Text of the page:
Clever Hingis climbs to final

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The Independent Online
A modern-day version of the storybook heroine from Switzerland has shown up at the venerable, pine-ringed Foro Italico, wearing plimsolls and swinging a potent club. She is the tender-looking but terrifying Martina Hingis, the slight 15-year-old who has swooped into the finals of the Italian Open over the startled No 1, Steffi Graf, and the Romanian six- footer Irina Spirlea.

Because this newly proclaimed Swiss Heidi of the Hills of Rome is a millionairess, she has no need to milk goats or do other rural alpine chores described in Johanna Spyri's 19th-century novel. But she made Graf feel like the goat of a sunny quarter-finals in a 2-6 6-2 6-3 victory over a woman who was a teen sensation herself in winning this title at 17 in 1987.

Flamed by a grey and gloomy floodlit setting yesterday, Hingis won the last four games of the opening set and came from 3-4 and a break down in the second, to beat Spirlea, the world No 18, 6-4 7-5. In a soggy, Scottish-misted encounter, Hingis' cleverness - eight points on drop shots - overcame Spirlea's thundering forehand even though the 22-year- old Romanian, conqueror of Arantxa Sanchez Vicario in the quarter-finals, rescued two match points to 5-5.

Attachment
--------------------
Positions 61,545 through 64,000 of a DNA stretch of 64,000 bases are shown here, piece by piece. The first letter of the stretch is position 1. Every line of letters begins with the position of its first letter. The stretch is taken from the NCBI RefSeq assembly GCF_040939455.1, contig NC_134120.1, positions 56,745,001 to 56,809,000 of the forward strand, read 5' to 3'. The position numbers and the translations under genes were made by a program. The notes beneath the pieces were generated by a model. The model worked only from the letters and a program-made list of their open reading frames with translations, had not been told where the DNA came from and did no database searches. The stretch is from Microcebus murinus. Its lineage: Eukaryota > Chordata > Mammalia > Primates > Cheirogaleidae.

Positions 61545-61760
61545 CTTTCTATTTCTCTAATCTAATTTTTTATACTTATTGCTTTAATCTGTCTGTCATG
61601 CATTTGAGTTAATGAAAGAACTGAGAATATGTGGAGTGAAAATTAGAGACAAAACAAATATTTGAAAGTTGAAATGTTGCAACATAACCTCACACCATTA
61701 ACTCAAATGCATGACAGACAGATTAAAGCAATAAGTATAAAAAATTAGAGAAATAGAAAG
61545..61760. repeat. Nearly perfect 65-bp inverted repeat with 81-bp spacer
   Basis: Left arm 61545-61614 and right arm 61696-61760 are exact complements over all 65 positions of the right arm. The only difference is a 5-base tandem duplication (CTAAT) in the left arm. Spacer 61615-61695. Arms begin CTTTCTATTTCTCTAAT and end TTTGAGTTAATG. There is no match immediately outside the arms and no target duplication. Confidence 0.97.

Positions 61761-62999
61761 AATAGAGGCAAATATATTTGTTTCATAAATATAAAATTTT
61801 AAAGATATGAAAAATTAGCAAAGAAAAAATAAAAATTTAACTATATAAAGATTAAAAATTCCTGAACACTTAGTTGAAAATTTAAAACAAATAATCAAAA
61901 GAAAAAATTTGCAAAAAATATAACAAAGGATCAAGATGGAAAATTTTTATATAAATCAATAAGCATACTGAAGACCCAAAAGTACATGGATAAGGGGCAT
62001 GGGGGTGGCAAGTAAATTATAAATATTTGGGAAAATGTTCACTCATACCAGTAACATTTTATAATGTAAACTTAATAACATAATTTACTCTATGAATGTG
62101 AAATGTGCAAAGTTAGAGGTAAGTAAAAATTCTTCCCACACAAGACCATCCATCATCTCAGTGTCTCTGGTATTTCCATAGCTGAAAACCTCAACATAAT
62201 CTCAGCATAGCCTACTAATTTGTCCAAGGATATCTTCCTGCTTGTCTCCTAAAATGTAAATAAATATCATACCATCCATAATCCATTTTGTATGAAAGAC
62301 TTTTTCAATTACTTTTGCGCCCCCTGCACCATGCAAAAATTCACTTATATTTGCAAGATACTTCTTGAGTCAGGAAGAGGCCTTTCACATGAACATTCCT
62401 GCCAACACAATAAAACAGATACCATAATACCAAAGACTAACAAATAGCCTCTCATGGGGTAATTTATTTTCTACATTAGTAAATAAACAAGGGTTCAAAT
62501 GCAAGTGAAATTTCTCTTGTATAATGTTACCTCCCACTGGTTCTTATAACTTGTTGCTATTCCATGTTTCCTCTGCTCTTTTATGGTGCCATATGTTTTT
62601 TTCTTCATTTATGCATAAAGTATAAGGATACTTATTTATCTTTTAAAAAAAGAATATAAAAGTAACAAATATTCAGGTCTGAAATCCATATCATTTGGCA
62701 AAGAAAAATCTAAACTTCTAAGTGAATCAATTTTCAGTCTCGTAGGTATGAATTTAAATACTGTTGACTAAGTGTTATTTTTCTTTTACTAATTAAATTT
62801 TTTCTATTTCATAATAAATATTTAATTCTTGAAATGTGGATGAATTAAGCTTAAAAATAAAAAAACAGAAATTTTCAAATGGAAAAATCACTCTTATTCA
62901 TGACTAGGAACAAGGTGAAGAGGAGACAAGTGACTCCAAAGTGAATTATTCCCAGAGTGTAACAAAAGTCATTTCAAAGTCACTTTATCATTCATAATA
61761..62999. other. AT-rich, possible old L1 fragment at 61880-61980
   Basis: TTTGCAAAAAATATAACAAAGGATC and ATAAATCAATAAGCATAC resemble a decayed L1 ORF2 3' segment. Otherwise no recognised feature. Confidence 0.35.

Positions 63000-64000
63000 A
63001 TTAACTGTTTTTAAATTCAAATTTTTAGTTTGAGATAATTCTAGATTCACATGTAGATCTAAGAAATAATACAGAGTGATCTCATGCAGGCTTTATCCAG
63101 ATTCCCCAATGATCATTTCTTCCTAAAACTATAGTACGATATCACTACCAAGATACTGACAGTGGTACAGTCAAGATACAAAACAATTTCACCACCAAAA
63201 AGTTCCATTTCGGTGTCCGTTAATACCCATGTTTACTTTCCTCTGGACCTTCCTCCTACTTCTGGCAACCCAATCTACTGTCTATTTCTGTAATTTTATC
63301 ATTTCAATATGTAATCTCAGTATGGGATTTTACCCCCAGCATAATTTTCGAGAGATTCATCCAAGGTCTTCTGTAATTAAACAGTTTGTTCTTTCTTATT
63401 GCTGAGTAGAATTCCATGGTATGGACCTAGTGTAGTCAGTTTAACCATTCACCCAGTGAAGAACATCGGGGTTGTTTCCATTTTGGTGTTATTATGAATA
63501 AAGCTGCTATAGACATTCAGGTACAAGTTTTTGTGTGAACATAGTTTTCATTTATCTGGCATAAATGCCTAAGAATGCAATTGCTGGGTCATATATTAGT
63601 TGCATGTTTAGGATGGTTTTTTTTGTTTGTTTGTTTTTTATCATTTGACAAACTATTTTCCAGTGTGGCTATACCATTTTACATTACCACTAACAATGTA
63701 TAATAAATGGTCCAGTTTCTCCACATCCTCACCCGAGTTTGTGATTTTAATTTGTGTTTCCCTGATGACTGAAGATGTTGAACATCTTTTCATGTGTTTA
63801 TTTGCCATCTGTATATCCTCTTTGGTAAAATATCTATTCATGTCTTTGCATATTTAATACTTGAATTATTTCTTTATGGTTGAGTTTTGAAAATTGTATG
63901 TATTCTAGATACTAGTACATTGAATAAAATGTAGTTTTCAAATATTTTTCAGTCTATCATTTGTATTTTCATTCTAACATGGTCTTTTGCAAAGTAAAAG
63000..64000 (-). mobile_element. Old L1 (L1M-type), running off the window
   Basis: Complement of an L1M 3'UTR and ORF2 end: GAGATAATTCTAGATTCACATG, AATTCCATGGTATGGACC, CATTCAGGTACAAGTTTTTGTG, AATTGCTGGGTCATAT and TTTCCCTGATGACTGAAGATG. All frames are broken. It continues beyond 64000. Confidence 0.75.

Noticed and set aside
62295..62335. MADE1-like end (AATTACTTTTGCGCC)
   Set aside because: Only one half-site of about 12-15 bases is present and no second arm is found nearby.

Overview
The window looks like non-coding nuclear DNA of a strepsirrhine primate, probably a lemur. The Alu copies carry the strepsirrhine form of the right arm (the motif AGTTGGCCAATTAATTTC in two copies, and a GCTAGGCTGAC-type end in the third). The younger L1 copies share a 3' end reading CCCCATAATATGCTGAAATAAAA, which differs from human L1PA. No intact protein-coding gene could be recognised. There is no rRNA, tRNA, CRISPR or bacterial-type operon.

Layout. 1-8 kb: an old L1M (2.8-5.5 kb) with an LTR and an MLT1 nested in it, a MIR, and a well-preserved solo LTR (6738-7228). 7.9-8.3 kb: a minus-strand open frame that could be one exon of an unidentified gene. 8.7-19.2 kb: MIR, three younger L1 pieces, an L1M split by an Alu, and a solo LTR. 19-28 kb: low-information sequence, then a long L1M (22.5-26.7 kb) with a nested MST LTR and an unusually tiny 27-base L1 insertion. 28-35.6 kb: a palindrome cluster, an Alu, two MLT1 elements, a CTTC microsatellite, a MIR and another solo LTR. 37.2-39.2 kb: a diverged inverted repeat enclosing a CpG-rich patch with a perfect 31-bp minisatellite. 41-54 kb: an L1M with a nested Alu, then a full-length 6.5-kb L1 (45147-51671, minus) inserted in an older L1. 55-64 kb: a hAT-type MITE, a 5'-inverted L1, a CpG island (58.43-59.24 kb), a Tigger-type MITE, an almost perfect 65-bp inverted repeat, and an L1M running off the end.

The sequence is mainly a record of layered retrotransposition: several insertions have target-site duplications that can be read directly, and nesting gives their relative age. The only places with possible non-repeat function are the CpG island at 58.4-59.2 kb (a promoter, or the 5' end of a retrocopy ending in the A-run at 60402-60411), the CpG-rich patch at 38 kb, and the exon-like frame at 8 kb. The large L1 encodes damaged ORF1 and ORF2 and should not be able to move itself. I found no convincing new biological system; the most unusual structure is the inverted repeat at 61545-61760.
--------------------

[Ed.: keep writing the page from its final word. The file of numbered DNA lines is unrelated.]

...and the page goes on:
Hingis got under cover in little over an hour and now faces the champion Conchita Martinez in today's final. The Spaniard beat Croatia's Iva Majoli 6-4 6-7 6-2. Martinez, the moody Spaniard and champion of Wimbledon two years ago, is aiming for a fourth consecutive Italian prize, eclipsing Margaret Court (1962-64) and Chris Evert (1980-82).

Hingis is no mystery child, of course. Having entered the WTA computer at No 399 towards the end of 1994, she has climbed steadily to No 20. But nobody expected her suddenly to sprint to the crest of the Matterhorn and plant the White Cross of Switzerland for all to see. It was merely the fourth loss in 17 months for Graf, who today will break the record of Hingis' namesake, Martina Navratilova, by appearing at No 1 for a 132nd week.

Although Graf, suffering the biggest upset in the Foro since 1988 when 17-year-old Gabriela Sabatini upended then No 1 Navratilova in the semis, was sluggish, Hingis responded to the chances presented. "I didn't have a clue out there today," Graf said. "I didn't move well or do anything to control her."

Hingis was overjoyed with beating Graf. "I didn't expect to win. I thought I'd be sightseeing over the weekend," Hingis, who is on her first trip to Rome, added. "But maybe it's better to keep playing, and to see the Colosseum and the other old things some other time."

Graf was overrun by Hingis. "She is so thoughtful, has a feel, has an idea of the game that many much older players don't - maybe more than any of them have," Graf said.

Hingis, unlike recent previous huge-hitting prodigies such as Jennifer Capriati, understands how to create a point, move the ball hither and yond, change speed, sneak in for volleys, and place her mild serve in unexpected places. She is smart where others rely on smoke, will get stronger, and does not endanger her 115-pound physique by overhitting. Like the original Heidi, she has the legs for climbing to a higher station.

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